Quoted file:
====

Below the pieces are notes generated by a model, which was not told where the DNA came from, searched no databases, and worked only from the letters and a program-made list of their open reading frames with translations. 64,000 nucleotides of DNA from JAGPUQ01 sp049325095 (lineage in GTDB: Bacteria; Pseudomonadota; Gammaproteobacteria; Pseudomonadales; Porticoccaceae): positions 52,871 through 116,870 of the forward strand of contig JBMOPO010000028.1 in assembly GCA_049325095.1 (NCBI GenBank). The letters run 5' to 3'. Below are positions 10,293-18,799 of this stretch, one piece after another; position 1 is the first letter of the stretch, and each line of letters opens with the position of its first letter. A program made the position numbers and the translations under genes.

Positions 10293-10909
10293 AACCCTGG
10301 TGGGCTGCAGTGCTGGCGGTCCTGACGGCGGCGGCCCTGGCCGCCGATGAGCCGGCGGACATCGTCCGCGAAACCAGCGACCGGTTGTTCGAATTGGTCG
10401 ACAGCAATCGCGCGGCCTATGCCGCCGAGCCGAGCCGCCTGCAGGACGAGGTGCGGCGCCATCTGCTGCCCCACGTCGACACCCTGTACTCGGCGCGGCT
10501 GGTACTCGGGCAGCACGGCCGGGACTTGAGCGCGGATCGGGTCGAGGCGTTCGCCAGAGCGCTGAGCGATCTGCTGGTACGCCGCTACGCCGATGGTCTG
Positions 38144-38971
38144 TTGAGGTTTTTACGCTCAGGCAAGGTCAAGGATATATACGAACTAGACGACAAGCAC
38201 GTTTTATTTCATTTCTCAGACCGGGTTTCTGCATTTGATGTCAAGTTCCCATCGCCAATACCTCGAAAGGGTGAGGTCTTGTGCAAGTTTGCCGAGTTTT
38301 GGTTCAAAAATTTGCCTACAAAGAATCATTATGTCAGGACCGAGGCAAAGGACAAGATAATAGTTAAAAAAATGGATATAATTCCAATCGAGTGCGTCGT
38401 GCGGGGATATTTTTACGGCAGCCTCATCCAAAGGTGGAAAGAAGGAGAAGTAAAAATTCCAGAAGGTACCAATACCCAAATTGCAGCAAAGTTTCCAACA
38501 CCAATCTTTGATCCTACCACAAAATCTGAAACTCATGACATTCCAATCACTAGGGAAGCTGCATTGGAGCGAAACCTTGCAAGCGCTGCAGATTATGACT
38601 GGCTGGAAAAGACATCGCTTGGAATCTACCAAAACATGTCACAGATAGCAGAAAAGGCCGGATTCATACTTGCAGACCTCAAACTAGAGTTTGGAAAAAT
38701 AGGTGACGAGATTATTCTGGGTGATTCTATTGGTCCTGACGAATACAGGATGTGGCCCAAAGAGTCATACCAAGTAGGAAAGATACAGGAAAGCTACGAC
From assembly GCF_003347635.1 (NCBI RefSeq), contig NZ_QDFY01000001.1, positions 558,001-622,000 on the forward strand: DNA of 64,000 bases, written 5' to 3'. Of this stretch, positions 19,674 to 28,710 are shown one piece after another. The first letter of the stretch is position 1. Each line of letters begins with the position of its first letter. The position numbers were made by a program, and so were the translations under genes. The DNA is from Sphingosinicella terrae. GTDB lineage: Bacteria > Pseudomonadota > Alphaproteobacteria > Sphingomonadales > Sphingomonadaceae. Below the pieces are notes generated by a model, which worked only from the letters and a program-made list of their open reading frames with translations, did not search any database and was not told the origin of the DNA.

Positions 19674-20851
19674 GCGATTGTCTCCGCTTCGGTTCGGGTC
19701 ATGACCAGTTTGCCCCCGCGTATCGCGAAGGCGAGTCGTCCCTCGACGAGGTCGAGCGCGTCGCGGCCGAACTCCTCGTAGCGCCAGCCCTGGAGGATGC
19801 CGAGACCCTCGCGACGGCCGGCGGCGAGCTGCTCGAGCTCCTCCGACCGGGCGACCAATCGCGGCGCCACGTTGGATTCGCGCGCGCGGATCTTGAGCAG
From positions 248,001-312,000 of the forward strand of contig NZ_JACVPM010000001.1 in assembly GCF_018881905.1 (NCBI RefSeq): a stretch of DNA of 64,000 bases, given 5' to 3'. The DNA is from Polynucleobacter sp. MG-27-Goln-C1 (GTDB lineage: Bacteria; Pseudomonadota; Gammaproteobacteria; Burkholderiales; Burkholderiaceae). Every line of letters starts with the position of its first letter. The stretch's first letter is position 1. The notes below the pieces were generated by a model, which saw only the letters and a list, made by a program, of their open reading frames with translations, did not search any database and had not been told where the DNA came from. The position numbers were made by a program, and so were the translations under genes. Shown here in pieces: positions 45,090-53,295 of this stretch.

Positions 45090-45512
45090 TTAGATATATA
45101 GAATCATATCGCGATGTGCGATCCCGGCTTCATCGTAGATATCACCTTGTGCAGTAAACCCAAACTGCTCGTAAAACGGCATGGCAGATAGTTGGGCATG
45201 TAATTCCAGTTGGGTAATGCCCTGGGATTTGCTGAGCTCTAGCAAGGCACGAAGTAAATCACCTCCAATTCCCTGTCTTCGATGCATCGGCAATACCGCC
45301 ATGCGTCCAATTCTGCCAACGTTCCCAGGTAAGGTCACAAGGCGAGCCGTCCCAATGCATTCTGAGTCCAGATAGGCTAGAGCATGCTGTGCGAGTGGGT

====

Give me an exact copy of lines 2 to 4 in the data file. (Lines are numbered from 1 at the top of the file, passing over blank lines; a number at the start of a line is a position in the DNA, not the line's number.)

Positions 10293-10909
10293 AACCCTGG
10301 TGGGCTGCAGTGCTGGCGGTCCTGACGGCGGCGGCCCTGGCCGCCGATGAGCCGGCGGACATCGTCCGCGAAACCAGCGACCGGTTGTTCGAATTGGTCG